Edited for clarity/streamlining links.
An academic making a controversial claim is a means of advancing his credentials, an example of his ability to look at facts uniquely, or being able to break away from "established thought" or bring a fresh perspective to well-worn paths. There is nothing wrong in any of that.
In the realm of academia.
A politician making a controversial claim is (usually) a means of distinguishing his position from others, to offer an alternative to the establishment, and to bring a fresh approach, and fresh solutions to intransigent issues or problems. There is nothing wrong with that.
Sometimes, it even works.
But most of the time it is grandstanding.
As H. L Mencken (sort of) said, "For every complex problem there is an answer that is clear, simple, and wrong."
The question of "Fake news" or "deliberate online falsehood" is a complex one. There is no simple solution. In the first place, people generally do not even know the difference between Facts, Values, and Opinions.
There are some questions that should be easy to answer. Questions that are based on scientific fact. Like, Climate Change. Or whether vaccines cause autism.
Yet, people are not convinced by facts, by science, by scientific reviews and studies.
And then, here are some things that are value-laden, or are morally "right" or "wrong" if you accept certain values. It does not make what you think is "right" to be (factually) "true" or what you think is "wrong" to be (factually) "false". But people cannot even separate right/wrong from true/false.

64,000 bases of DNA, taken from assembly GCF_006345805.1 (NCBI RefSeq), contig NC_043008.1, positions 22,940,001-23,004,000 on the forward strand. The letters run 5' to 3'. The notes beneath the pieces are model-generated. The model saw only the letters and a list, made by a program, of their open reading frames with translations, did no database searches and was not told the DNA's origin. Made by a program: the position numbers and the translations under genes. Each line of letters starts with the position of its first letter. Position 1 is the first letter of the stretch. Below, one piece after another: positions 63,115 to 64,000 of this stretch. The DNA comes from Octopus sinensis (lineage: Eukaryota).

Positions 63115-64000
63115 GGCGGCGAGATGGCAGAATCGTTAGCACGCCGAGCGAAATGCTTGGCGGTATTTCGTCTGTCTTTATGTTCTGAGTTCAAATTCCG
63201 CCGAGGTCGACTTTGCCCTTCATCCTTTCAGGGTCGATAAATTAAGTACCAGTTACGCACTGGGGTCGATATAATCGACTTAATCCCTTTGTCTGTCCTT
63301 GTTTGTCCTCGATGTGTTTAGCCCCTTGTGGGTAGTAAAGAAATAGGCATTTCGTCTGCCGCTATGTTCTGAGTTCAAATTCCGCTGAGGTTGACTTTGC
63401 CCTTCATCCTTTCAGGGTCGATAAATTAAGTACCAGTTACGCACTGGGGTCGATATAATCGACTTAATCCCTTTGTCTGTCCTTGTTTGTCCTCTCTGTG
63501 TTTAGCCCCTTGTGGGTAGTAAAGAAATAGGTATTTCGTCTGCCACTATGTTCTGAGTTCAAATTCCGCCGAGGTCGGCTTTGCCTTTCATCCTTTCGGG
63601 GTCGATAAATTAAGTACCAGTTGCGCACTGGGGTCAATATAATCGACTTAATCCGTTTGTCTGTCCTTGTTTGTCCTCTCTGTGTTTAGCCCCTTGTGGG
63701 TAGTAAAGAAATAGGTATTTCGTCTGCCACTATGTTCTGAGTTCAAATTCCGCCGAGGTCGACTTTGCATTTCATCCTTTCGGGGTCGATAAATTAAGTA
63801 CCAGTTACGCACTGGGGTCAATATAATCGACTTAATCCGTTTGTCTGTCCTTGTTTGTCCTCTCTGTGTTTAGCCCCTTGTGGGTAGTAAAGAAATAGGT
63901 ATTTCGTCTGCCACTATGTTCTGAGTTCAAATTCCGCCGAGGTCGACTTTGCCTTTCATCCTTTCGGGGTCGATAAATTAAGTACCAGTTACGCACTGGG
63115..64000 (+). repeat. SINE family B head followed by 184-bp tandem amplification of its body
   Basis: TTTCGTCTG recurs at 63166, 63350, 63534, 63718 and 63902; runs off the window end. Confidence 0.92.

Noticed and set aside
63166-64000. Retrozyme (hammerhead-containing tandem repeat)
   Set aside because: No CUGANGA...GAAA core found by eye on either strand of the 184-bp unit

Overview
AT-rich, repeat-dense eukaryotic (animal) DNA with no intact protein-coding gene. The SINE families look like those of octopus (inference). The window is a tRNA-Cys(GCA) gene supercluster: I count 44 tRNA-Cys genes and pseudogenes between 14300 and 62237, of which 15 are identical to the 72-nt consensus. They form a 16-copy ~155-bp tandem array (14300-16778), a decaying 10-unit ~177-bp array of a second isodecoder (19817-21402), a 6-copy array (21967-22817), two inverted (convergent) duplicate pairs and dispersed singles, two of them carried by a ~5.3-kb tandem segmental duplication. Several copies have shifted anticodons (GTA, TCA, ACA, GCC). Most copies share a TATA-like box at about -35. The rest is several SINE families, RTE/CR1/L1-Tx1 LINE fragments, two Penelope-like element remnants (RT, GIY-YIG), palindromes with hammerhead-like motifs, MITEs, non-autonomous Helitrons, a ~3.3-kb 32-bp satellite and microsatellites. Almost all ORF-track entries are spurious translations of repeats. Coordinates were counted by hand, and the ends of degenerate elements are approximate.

The study of History at tertiary (University) level will eventually lead one to a B.A. in History (if I am not mistaken).
Not a B.Sc.
History is an "art", an interpretive discipline. It requires one to sift through old documents, old records, old papers and other evidences. It requires one to understand human nature, understand that narratives are often self-serving or even self-aggrandizing, and memories are often selective, or even faulty. And records are never complete. Official records are precisely that and nothing more.
It is not the TRUTH.
So what happens when a Historian walks into the political realm with his alternative views of history, and his "cheeky" take on Singapore's history? What does he hope to do?
Does he intend to replace the orthodox history as accepted by the "mainstream" historians with his unique interpretation? Does he intend to rewrite history?
Well, he might be that "cheeky" and optimistic. But at the minimum, he should at least get a rise out of the powers that be (i.e. Shanmugam), and have his controversial interpretation of history argued in a public forum.
Mission accomplished! Shanmugam played right into his hands!
Not that he (Shanmugam) had any choice. The historian, having entered the political realm with his unorthodox history HAD TO BE TREATED AS A POLITICAL INTERLOPER. And his unorthodox narrative had to be treated as an attempt to upset the political status quo. The Minister then had no choice but to defend the status quo (the orthodox historical narrative).
So the Minister looked like a over-enthusiastic guard dog, and the historian got his objective of having his narrative argued in a public forum.
And Singaporeans get to argue about who is right and who is wrong. Which is largely irrelevant.
From a 2010 news story:
"In academic history, alternative narratives have become the norm rather than an exception. For example, research councils in Britain and the United States are more likely to fund projects that look at marginal or alternative narratives instead of those with state-centric agendas. In the field of historical scholarship, challenging the state has become the intellectual 'in-thing'."
Yes. challenging the state is the "in-thing". But a good historical narrative, even an unorthodox one would be peer-reviewed. In other words, other historians, with the discipline of academicians would make the determination.
In the realm of academia.